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Hoffmann, R. A wiki for the life sciences where authorship matters. Nature Genetics (2008)

Intravesical potassium chloride sensitivity test in men with chronic pelvic pain syndrome.

PURPOSE: Intravesical potassium chloride has been reported to cause pain in patients with interstitial cystitis and male chronic prostatitis (CP)/chronic pelvic pain syndrome (CPPS). We performed the potassium chloride sensitivity test ( PST) in subjects with CP/CPPS and healthy men without pelvic pain. MATERIALS AND METHODS: We recruited 40 men with CP/CPPS and 63 healthy men. The National Institutes of Health CPPS symptom index was used to measure the severity of symptoms. We instilled 100 ml physiological saline (NaCl 0.9%) intravesically. The bladder was emptied and 100 ml potassium chloride solution (KCl 40 mEq) were instilled. The subjects were asked to score urgency (0 to 10) and pain (0 to 10) sensations after each instillation. A positive PST was defined by 5 different cut-off points as the difference in score between KCl and NaCl instillations. Logistic regression analyses and area under the receiver operating characteristics curve were used to determine the predictive power of PST in CP/CPPS. RESULTS: There was no difference in pain and urgency scores between the men with CP/CPPS and controls (p >0.05 for each). Men with CP/CPPS had higher pain and urgency scores with KCl than with NaCl (p = 0.011 and 0.033, respectively). The rates of positive PST were 50% and 36.5% in the CP/CPPS and control groups, respectively (p = 0.160). There was no significant correlation of potassium chloride sensitivity scores with National Institutes of Health symptom scores (p >0.05 for each). The sensitivity, specificity, and positive predictive and negative predictive values of PST were 50%, 63.5%, 46.5% and 66.7%, respectively. CONCLUSIONS: Although there was a significant increase in pain and urgency scores following KCl instillation in patients with CP/CPPS, these scores and the rate of positive PST were not statistically different from those of healthy subjects. Thus, PST does not have a good predictive value in the diagnosis of CP/CPPS.[1]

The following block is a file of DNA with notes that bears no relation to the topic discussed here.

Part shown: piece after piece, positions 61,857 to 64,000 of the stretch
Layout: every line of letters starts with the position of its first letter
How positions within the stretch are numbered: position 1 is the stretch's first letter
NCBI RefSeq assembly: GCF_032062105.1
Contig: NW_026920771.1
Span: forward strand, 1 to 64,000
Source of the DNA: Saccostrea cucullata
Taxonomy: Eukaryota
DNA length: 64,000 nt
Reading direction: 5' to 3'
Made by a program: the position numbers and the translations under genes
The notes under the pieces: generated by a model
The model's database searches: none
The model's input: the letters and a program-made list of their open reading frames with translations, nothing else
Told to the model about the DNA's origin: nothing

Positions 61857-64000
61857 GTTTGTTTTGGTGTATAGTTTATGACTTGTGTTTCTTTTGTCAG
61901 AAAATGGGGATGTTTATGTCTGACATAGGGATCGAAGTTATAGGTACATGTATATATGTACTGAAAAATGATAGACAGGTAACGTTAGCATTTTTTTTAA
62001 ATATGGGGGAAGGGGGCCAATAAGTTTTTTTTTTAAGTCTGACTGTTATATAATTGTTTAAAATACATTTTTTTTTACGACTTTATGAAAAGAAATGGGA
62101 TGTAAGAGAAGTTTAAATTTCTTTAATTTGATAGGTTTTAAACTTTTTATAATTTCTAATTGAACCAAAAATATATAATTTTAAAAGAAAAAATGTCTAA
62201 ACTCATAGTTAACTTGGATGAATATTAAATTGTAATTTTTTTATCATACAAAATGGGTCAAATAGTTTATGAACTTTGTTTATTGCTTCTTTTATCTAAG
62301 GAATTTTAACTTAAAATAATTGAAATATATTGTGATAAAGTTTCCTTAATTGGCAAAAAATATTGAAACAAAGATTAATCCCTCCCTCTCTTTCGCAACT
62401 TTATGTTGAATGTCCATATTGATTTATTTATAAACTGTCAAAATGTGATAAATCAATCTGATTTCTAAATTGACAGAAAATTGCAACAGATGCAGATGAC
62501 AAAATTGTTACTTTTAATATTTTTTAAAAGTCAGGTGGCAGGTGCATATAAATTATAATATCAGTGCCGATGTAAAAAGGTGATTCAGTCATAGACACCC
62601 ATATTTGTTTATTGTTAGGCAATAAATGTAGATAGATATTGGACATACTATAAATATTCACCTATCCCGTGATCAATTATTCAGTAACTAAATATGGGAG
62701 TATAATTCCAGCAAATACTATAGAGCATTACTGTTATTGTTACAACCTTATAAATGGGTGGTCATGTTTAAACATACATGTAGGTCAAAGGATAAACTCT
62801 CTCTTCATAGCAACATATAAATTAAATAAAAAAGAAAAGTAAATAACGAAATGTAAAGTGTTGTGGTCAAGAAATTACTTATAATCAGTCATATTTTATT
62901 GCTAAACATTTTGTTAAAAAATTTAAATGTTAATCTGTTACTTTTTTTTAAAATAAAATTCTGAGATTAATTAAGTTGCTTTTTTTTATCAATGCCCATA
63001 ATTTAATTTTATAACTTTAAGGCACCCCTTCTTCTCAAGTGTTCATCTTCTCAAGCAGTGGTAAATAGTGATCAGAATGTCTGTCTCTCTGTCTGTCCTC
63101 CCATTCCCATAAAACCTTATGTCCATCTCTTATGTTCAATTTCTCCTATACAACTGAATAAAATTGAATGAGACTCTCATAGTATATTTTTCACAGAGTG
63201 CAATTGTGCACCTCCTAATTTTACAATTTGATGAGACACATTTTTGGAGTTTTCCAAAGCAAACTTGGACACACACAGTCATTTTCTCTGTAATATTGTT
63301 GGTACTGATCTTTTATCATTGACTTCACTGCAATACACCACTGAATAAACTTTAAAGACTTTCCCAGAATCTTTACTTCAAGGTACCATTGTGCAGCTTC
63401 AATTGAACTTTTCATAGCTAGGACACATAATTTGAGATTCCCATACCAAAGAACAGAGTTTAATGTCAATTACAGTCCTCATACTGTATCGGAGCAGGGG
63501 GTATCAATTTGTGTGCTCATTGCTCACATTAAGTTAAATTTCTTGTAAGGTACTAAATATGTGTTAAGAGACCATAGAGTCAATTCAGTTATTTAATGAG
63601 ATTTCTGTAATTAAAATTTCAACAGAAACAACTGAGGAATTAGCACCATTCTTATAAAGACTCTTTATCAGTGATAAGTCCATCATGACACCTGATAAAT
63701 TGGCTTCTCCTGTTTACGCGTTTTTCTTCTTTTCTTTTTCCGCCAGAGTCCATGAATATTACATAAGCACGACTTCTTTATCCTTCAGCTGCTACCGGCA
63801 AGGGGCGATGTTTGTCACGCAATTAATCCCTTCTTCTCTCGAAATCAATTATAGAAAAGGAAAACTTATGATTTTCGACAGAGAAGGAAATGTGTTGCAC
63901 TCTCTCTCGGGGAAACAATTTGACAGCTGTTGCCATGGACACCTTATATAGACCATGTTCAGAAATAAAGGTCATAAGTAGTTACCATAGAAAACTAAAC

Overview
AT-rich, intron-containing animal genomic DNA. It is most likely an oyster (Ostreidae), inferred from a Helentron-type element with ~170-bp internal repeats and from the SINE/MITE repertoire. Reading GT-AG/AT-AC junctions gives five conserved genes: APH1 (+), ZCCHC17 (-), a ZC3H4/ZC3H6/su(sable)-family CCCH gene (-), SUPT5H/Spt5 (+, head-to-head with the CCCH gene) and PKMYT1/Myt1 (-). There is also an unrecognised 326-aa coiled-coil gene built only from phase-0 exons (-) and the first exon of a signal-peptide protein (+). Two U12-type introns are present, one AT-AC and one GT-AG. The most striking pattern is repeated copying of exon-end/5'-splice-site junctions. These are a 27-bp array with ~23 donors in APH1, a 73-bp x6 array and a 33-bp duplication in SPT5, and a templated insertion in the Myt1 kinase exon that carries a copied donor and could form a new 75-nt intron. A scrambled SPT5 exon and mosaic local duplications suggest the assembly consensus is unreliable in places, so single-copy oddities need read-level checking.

1. Intravesical potassium chloride sensitivity test in men with chronic pelvic pain syndrome. Yilmaz, U., Liu, Y.W., Rothman, I., Lee, J.C., Yang, C.C., Berger, R.E. J. Urol. (2004) [Pubmed]
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